Singapore parliament speaker resigns after affair
The speaker of Singapore's parliament resigned after admitting to an extramarital affair, adding to a list of scandals that have undermined the city-state's reputation for clean and efficient governance.
Michael Palmer, the speaker and a member of Singapore's ruling People's Action Party, said his conduct was "improper" and a "serious error of judgment," according to reports by the strait-laced island's state media.
The woman Palmer had an affair with was employed by a government statutory board and worked in Palmer's constituency. Palmer said he resigned Wednesday to avoid further embarrassment to the parliament and the ruling party, which has been in power since 1959.
Prime Minister Lee Hsien Loong said in a statement that all members of parliament need to uphold the highest standards of personal conduct.
The scandal could result in an election to fill the vacant seat in parliament for Punggol East constituency that Palmer represented, but Lee indicated that he won't be calling a by-election any time soon.
In a statement on his Facebook page, Lee noted that the Constitution does not require him to call a by-election within a fixed timeframe. "I will carefully consider whether to call a by-election in Punggol East and, if so, when. I assure Singaporeans that I will make my decision based on what is best for the constituents of Punggol East and the country," he wrote.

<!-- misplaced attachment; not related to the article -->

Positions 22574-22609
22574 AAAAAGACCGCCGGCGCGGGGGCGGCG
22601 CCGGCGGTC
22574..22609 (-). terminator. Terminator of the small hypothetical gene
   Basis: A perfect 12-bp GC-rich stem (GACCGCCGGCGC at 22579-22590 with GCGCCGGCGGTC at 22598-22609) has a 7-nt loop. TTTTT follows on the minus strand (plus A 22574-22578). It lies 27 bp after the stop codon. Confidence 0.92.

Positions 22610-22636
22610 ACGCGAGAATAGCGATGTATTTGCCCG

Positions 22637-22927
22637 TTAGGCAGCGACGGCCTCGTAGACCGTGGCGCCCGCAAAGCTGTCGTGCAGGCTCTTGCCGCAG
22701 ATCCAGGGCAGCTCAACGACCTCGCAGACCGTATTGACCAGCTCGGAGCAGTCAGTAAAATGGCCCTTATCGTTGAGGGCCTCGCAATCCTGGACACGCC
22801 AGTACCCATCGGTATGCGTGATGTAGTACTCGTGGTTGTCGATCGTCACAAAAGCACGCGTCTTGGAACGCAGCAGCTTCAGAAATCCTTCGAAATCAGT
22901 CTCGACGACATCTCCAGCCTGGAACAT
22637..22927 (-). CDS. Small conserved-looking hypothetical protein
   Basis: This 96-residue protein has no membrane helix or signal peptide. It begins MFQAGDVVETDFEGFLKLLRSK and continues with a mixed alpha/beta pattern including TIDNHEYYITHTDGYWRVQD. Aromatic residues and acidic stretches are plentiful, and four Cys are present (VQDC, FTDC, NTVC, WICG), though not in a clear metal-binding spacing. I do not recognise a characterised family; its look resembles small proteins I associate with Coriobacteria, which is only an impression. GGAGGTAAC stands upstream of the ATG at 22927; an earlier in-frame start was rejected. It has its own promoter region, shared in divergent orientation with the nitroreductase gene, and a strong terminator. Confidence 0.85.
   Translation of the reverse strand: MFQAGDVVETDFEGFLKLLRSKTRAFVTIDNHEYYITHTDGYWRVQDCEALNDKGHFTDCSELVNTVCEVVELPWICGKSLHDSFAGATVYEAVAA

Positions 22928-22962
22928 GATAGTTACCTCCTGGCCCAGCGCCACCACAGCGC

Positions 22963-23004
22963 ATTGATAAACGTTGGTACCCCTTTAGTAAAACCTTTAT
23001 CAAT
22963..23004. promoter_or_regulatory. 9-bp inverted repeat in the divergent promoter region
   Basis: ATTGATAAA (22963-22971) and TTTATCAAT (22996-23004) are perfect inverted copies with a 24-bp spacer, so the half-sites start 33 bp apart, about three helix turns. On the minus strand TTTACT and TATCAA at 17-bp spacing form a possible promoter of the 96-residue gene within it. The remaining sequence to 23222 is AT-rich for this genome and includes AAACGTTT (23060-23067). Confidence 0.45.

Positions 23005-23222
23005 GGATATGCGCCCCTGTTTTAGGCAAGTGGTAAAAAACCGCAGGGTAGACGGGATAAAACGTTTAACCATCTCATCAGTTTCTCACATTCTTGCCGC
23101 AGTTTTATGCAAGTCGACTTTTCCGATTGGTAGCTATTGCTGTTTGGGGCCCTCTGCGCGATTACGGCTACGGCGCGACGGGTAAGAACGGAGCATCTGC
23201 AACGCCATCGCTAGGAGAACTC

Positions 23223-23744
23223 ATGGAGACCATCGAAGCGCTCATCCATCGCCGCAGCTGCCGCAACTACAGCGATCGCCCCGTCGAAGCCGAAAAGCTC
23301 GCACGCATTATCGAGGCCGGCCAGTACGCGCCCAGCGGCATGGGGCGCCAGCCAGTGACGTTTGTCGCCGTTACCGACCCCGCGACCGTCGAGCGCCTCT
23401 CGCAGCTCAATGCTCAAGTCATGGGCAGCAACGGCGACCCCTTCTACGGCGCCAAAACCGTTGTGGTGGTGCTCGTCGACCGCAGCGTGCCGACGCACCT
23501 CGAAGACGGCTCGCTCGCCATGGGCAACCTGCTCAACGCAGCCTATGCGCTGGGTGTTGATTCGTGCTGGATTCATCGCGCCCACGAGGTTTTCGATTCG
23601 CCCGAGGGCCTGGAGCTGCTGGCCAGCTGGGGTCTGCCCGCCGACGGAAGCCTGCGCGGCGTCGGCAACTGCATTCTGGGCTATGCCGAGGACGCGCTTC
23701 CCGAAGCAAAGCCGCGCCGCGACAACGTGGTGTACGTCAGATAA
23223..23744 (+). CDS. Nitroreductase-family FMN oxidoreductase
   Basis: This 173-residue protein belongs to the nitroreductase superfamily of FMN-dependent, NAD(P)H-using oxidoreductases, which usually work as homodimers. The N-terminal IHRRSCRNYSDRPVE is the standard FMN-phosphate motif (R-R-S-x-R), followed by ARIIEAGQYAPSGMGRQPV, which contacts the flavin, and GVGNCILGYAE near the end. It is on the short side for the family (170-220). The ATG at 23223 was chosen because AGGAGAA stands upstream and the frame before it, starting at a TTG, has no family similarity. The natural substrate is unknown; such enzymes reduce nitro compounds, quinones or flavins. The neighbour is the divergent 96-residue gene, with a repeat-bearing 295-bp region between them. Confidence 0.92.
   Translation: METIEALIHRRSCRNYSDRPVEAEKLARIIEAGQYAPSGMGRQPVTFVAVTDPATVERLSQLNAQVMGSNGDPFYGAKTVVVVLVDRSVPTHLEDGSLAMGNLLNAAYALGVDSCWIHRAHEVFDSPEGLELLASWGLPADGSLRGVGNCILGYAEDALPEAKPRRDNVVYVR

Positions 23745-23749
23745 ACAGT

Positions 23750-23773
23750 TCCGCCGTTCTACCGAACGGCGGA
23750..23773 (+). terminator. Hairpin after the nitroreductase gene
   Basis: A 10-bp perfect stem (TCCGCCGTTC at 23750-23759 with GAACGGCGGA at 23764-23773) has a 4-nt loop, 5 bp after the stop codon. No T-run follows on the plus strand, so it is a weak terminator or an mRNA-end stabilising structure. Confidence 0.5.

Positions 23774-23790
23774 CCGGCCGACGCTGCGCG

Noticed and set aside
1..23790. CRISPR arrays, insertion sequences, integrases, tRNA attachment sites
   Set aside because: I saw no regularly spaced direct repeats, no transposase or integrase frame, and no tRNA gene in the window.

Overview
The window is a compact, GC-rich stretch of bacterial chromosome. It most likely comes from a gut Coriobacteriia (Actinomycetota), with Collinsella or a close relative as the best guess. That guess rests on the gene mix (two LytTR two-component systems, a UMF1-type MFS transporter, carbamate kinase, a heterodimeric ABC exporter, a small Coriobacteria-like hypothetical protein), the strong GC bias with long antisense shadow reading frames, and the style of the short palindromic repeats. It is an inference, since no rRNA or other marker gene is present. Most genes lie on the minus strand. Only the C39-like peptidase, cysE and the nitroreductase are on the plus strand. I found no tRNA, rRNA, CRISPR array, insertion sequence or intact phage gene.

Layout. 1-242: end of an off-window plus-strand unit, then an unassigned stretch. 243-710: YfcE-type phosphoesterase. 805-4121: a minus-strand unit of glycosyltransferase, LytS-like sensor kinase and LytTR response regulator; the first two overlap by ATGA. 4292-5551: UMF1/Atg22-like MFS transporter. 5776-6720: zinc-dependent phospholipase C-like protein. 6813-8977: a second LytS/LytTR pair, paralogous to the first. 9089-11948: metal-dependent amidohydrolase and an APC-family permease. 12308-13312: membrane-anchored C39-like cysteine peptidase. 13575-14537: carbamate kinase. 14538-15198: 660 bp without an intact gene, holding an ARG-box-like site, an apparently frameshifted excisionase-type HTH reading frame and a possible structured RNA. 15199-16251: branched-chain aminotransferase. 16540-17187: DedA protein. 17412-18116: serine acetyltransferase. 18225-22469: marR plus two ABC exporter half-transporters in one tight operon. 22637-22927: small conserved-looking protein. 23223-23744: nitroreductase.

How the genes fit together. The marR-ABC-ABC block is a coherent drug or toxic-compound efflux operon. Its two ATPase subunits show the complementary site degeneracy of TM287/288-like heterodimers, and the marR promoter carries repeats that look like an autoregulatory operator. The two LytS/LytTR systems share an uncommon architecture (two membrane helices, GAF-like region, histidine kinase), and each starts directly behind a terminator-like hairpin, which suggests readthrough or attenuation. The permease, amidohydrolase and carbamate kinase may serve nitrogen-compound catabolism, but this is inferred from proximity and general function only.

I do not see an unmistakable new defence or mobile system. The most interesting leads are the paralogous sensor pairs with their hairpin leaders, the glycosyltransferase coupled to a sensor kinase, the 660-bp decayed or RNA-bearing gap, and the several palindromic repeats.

A by-election would have been another opportunity for voters to express discontent with the ruling party which has suffered a drop in popularity because of an influx of foreign workers and widening inequality. Palmer won Punggol East with 54.5 percent of the vote in general elections last year.
The government has been embarrassed by a succession of scandals and mishaps that might hardly raise eyebrows in many neighboring Southeast Asian countries but have caused outrage in Singapore where the ruling party has cultivated a pristine image.
Last month, immigrant Chinese bus drivers staged Singapore's first strike in 26 years in protest at poor working conditions and low pay. Earlier in the year, the chiefs of Singapore's civil defense force and anti-narcotics unit were sacked and charged with corruption for awarding business contracts in exchange for sexual favors from female company executives.
The government's competence was also questioned after subway breakdowns and flash floods that inundated an upmarket shopping district.
"The PAP has taken pride in its whiter-than-white image, with very few scandals coming up the surface over the past decades. But it seems that the worms are coming out of the can," said political observer and former newspaper editor PN Balji.